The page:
• Not frost-tolerant
  • Scentless flowers
  • Need a lot of water

6. Pansy

pansy-pixabay
Image Credit: Anelka, Pixabay
USDA Hardiness Region 4–8/8–11
Sun Full sun/partial sun
Soil Well-drained/moist
Bloom time Fall to winter

The Pansy is an excellent plant for beginner gardeners as it doesn’t require much maintenance. Depending on the climate, pansies can be annuals or perennials. In USDA hardiness regions from 4–8, they are considered perennials while in the regions 8–11 as annuals. Pansies grow about 6–12 inches tall. Their flowers have five petals and are usually yellow, blue, or white. Although they need to be planted in full or partial sun, they thrive in colder conditions.

Pros
  • Excellent plant for beginner gardeners
  • Don’t require much maintenance
  • Can be annual or perennial
Cons
  • Only thrives in colder conditions

7. Blue Flag Iris

Blue Flag Iris
Image Credit: vickypawprince, Pixabay
USDA Hardiness Region 3–9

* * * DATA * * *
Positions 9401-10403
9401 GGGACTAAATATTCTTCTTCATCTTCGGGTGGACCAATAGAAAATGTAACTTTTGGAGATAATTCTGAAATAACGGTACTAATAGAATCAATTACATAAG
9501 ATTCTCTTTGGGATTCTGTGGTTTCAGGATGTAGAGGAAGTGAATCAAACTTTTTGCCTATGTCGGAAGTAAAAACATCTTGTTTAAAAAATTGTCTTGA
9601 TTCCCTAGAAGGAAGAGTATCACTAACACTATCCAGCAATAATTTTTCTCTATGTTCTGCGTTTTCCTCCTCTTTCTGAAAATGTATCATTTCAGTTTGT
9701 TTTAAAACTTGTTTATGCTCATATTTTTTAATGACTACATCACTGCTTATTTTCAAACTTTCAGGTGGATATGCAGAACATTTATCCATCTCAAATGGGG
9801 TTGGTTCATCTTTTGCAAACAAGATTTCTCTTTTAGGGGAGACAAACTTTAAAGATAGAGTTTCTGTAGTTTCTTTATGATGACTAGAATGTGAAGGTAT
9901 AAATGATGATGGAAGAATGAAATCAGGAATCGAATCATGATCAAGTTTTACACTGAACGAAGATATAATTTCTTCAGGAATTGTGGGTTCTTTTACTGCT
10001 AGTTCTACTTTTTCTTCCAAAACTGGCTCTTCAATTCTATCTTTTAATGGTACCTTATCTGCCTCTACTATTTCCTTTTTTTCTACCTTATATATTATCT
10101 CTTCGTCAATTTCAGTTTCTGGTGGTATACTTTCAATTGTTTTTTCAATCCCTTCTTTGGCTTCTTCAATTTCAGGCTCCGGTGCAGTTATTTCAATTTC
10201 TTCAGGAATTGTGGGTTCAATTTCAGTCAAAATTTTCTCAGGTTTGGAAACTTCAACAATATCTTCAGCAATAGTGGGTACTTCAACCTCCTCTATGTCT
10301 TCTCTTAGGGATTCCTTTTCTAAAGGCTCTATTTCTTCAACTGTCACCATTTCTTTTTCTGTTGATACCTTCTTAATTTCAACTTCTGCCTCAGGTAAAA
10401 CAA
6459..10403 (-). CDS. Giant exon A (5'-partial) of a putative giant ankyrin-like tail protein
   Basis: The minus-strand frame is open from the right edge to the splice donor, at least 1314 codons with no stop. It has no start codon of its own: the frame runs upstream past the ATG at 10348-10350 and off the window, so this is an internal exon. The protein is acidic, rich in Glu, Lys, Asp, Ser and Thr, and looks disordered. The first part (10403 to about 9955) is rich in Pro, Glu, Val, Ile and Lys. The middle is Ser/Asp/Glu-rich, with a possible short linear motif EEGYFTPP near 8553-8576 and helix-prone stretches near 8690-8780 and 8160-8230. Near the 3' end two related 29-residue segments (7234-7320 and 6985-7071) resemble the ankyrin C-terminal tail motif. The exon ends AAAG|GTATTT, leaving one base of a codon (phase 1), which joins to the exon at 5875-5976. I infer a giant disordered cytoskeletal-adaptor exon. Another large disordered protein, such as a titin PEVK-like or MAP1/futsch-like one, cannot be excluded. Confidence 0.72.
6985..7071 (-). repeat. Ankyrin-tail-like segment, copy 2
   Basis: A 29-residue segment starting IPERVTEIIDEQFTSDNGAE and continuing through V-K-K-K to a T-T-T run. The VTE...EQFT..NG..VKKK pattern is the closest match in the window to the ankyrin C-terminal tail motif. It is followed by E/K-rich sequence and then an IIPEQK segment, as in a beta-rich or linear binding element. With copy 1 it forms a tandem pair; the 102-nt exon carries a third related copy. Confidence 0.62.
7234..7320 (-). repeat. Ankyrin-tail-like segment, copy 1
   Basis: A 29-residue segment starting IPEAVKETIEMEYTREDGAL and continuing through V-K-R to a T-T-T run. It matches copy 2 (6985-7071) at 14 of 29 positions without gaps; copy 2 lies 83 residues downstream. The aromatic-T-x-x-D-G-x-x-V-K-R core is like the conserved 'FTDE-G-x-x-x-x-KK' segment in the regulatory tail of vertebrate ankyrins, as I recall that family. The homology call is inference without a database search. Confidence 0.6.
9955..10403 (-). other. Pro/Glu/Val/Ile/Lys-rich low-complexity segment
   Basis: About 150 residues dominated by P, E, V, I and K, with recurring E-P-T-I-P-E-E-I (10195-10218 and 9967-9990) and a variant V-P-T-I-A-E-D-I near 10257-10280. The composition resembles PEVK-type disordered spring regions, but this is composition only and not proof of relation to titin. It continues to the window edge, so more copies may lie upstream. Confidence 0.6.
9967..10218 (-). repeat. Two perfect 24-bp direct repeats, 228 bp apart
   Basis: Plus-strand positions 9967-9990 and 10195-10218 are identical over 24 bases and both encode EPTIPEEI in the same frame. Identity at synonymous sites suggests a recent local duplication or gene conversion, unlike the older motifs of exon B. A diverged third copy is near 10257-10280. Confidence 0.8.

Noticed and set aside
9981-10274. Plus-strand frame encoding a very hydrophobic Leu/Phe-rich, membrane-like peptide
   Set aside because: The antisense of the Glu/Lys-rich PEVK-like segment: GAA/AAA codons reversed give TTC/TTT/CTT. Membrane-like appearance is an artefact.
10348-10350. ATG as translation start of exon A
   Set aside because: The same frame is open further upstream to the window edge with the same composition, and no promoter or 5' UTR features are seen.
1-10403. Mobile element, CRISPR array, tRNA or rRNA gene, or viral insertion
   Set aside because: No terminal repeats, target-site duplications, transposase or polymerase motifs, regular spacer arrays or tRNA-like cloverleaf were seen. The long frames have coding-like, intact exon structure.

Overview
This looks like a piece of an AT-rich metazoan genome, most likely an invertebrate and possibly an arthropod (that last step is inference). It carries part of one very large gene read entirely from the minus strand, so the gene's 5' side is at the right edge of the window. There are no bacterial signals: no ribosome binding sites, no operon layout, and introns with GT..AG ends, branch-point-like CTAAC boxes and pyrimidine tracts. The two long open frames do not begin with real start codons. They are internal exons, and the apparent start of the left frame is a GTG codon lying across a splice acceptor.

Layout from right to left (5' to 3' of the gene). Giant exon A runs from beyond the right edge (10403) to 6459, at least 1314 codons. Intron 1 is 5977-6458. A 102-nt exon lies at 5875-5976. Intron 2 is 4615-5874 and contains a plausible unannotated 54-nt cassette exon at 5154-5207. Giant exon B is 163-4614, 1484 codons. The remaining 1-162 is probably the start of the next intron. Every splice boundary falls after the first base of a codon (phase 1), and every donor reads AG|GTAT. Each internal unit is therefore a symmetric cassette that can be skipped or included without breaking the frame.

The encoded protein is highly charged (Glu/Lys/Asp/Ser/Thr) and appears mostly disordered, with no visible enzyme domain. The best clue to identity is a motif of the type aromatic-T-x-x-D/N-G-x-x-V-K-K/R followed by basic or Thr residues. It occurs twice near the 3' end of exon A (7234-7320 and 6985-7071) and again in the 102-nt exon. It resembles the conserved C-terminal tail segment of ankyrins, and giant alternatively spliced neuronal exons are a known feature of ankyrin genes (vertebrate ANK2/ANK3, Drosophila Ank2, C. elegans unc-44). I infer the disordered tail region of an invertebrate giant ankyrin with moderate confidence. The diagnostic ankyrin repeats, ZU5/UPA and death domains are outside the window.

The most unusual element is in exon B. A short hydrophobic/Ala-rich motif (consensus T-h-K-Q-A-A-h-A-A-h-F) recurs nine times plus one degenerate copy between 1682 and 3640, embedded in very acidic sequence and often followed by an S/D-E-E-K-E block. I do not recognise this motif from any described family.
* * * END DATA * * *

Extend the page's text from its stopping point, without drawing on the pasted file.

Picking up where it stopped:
Sun Full sun/partial sun
Soil Moist/rich
Bloom time Spring to late summer

Blue Flag Iris is a unique blue/violet flower that can be 1–3 feet high. It’s an undemanding plant that can easily grow in any garden. Blue Flag Iris can thrive in wet conditions, so it’s great for rainy areas. It attracts hummingbirds, so your garden will be colorful and filled with birds chirping. The plant needs enough sun to grow, so it’s best to plant it in full to partial sun. If in the shade, the plant might not flower.

Pros
  • Undemanding plant
  • Easy to grow in any garden
  • Thrives in wet conditions
  • Attracts hummingbirds
Cons
  • It might not flower in the shade

8. Turtlehead

Turtlehead
Image Credit: leoleobobeo, Pixabay
USDA Hardiness Region 3–8
Sun Full sun
Soil Moist
Bloom time Late summer to fall

Turtlehead is a perennial plant native to North America. It grows the best in full sun and moist soils, and it can reach 3–4 feet high. Turtlehead bears white flowers, which resemble a turtle’s head, which is how the plant got its name. It attracts hummingbirds and butterflies, so any garden with this flower will always be cheerful. The plant doesn’t require much maintenance, which is convenient for gardeners, although you will need to water it regularly.

Pros